Well, not just any other series. The first series, the longest series, the series that has been a personal mission from day one. StarDoc. It's been a long time coming, and now it's here.
While I was doing my annual spring cleaning of the filing cabinets I found the very first incarnation of StarDoc, a short story titled Border FreeClinic. I always thought I wrote it in 1997, but turns out I was a year off: I wrote it in February of 1996. StarDoc is fourteen years old; just a little younger than my daughter. I'd also forgot what I first named the character who would eventually become Duncan Reever. Do you think StarDoc would have been the same if it featured Cherijo Grey Veil and an interpreter named Tyler Jackson?
(Okay, quit laughing. I have a nephew named Tyler, and a dear friend surnamed Jackson.)
I read the story, and after all these years I was surprised. Other than changing the interpreter's name, and making him a much more complex and important character, the original short story that inspired the series isn't all that different from the novels. I never sent the short story out anywhere; at the time I was just playing with concepts and really wrote it for myself. If you'd told me back then that a 22-page short story would turn into ten science fiction novels, I'd have laughed myself silly.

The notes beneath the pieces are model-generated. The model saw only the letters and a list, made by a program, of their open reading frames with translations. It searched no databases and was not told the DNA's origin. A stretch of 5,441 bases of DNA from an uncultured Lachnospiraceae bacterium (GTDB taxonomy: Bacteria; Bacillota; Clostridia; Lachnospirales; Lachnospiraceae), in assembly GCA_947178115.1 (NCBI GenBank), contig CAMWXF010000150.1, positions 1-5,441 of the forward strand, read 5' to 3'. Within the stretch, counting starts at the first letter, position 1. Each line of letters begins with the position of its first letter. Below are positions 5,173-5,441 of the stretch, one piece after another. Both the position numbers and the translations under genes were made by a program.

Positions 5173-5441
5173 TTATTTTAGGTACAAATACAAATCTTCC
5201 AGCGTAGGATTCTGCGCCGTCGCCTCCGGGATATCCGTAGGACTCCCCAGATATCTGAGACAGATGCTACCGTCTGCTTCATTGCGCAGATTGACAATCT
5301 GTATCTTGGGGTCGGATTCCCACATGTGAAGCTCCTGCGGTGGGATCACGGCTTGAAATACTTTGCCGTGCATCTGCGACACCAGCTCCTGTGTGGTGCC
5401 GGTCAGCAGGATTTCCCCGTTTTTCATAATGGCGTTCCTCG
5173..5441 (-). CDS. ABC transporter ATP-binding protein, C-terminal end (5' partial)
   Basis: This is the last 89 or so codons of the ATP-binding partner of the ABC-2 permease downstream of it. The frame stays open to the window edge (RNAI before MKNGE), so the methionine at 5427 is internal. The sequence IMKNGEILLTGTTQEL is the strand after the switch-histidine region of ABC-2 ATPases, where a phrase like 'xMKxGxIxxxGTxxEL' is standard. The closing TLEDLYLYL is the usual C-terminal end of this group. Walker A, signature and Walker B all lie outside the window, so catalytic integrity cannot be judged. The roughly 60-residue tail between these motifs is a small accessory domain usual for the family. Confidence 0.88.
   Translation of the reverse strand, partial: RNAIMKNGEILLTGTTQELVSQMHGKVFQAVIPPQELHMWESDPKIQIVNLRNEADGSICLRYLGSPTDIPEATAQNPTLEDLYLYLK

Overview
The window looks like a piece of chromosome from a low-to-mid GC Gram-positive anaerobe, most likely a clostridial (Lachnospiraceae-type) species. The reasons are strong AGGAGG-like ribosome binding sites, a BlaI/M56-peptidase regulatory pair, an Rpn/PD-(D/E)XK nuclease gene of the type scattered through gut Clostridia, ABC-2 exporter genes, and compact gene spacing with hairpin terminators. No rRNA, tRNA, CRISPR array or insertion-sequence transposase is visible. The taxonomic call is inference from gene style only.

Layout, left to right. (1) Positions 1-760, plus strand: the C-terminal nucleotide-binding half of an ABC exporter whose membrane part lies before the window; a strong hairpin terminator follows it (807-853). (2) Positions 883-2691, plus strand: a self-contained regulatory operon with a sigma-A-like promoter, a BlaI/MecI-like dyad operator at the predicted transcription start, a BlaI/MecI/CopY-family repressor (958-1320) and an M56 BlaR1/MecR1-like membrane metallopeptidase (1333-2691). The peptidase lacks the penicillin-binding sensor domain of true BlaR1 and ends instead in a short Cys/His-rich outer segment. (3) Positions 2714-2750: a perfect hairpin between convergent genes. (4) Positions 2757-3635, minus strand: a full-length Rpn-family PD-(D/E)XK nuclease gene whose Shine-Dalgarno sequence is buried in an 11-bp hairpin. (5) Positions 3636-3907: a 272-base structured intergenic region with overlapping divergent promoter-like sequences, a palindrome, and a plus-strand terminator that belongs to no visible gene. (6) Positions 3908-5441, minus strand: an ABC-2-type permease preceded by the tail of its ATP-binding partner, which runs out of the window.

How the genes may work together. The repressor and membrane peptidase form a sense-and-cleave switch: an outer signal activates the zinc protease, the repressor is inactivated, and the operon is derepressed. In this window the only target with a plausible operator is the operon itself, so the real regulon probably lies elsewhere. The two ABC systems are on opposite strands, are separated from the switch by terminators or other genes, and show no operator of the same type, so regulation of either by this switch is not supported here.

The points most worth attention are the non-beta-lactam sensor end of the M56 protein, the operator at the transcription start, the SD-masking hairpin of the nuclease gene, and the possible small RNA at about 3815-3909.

Moral of this story: You never know what might come from the next thing you write. Honestly.
To celebrate my final work on the series I think I should do a giveaway, too, so in comments to this post, name a book series that you've recently discovered that you're enjoying (or if you're not into series novels, just toss your name in the hat) by midnight EST on